People who drink excessive amounts of alcohol can develop the symptoms of psychosis (hallucinations and/or delusional thinking) while intoxicated or in a state of withdrawal. They can also develop a distinct condition called alcohol-induced psychotic disorder or alcohol-induced psychotic syndrome (AIPS). The development of AIPS is a very serious occurrence that can lead to poor treatment outcomes and a significantly increased chance of dying prematurely. Fortunately, you can potentially recover from alcohol-induced psychosis with the help of antipsychotic medication.
How Can Drinking Lead to Psychosis?
Psychosis is considered an extremely dysfunctional mental state. It has several potential alcohol-related underlying factors or causes. Prominent examples include:
- The long-term brain effects of alcoholism
- The brain’s response to early- or late-stage alcohol withdrawal
- The presence of alcoholism in combination with a mental health condition capable of producing psychosis
- The presence of a vitamin B1 (thiamine) deficiency
- The co-existence of other forms of substance abuse, and
- Lack of adequate mental health resources for a heavy drinker
Major Concerns Regarding Alcohol-Induced Psychosis
The American Psychiatric Association recognizes AIPS as a form of mental illness separate from alcohol abuse or alcoholism. Studies indicate that about 4% of people with diagnosable alcohol problems will develop this condition. Compared to individuals only affected by alcohol abuse/alcoholism, individuals with AIPS have higher risks for a range of serious health problems, including alcohol-related liver damage, broken bones, head injuries and gastritis (stomach lining inflammation). The presence of the condition can also increase your chances of receiving a primary diagnosis for a separate psychotic illness such as schizophrenia or schizophreniform disorder. In addition, the presence of AIPS can significantly increase your chances of dying from heart disease, accidents or suicide.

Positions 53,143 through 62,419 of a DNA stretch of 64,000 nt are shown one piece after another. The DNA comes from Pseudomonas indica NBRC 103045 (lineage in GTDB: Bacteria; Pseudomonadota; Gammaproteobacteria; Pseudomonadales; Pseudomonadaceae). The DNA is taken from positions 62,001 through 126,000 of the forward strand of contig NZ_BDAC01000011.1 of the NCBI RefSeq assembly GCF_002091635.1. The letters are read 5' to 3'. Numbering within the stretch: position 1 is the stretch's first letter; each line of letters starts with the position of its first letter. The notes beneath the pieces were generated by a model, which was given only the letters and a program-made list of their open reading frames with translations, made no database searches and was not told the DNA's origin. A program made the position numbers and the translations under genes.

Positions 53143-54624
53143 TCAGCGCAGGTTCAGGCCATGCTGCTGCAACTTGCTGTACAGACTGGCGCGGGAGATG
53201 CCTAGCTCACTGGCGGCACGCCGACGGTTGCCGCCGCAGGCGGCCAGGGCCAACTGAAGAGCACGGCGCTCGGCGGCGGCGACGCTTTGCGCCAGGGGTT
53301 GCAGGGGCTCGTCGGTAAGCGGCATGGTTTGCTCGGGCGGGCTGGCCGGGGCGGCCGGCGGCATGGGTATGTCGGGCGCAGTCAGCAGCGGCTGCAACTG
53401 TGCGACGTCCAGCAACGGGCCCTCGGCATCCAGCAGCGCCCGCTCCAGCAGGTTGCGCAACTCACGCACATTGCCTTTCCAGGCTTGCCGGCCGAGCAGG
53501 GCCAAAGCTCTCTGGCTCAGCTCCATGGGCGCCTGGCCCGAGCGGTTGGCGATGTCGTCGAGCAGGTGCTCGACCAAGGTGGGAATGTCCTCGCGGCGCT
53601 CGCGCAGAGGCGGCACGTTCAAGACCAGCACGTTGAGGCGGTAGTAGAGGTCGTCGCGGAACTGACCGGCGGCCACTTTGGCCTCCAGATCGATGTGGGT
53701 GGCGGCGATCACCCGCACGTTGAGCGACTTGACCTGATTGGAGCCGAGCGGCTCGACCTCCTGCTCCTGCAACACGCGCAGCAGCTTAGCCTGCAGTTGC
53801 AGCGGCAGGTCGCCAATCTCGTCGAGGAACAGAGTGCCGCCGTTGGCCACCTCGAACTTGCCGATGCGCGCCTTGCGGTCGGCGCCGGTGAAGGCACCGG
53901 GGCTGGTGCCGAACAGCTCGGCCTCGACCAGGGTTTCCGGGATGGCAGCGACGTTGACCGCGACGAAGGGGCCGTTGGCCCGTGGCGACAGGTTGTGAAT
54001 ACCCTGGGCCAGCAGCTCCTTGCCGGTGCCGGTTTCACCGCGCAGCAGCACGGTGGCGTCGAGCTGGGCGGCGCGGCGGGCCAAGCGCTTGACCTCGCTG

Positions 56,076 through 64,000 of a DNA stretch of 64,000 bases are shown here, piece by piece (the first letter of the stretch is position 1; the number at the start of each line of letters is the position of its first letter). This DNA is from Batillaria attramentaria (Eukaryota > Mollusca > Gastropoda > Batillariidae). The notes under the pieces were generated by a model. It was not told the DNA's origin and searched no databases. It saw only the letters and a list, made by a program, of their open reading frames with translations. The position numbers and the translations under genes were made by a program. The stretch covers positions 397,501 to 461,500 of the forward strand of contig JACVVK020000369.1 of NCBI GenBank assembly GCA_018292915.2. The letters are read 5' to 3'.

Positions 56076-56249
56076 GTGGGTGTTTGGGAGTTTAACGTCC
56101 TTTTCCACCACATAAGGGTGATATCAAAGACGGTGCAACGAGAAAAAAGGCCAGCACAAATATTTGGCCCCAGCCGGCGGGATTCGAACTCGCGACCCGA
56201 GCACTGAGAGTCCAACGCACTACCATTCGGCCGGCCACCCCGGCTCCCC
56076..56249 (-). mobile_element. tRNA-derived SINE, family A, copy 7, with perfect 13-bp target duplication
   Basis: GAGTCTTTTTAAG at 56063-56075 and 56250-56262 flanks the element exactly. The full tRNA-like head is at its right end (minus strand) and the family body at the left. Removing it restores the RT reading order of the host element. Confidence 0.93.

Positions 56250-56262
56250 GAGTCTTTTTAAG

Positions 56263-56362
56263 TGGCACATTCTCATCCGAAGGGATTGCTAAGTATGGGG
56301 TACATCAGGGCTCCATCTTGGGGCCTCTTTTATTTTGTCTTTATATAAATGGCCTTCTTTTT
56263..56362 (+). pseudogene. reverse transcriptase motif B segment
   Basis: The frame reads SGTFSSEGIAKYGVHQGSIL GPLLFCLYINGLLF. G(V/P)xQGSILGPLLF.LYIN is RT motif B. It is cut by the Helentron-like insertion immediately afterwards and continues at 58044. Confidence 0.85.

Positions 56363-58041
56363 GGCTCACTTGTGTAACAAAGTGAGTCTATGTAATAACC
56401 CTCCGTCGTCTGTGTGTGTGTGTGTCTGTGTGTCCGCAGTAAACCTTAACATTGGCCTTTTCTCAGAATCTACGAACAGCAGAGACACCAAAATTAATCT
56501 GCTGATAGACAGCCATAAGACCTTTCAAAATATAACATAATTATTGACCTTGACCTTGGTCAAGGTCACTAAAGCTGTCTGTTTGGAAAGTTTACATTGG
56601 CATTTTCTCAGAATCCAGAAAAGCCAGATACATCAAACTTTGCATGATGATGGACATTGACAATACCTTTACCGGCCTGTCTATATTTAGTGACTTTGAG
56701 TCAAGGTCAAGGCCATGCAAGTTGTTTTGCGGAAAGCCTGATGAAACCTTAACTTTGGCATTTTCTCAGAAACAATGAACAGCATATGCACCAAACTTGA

Antipsychotic medications are widely used to treat all forms of psychosis. These medications don’t cure psychotic symptoms, but help keep such symptoms under control so you can stay active in daily life. There are two classes of antipsychotic drugs: typical antipsychotics and atypical antipsychotics. Atypical medications, such as risperidone and quetiapine, tend to produce fewer negative side effects than typical medications, such as haloperidol or chlorpromazine. It is possible to recover from alcohol-induced psychosis, especially if you don’t meet the criteria for an official AIPS diagnosis. However, researchers now believe that AIPS itself is tougher to treat than once commonly thought. Your potential for improvement depends largely on your ability to bring your drinking to a halt and establish a long-term pattern of sobriety. Resources The British Journal of Psychiatry: Alcohol-Induced Psychotic Disorder and Delirium in the General Population https://bjp.rcpsych.org/content/197/3/200 Medscape: Alcohol-Related Psychosis Clinical Presentation – Causes https://emedicine.medscape.com/article/289848-clinical#b5 Metabolic Brain Disease: Alcohol-Induced Psychotic Disorder – A Review https://link.springer.com/article/10.1007%2Fs11011-013-9457-4 National Institute of Mental Health: Mental Health Medications https://www.nimh.nih.gov/health/topics/mental-health-medications/index.shtml#part_149866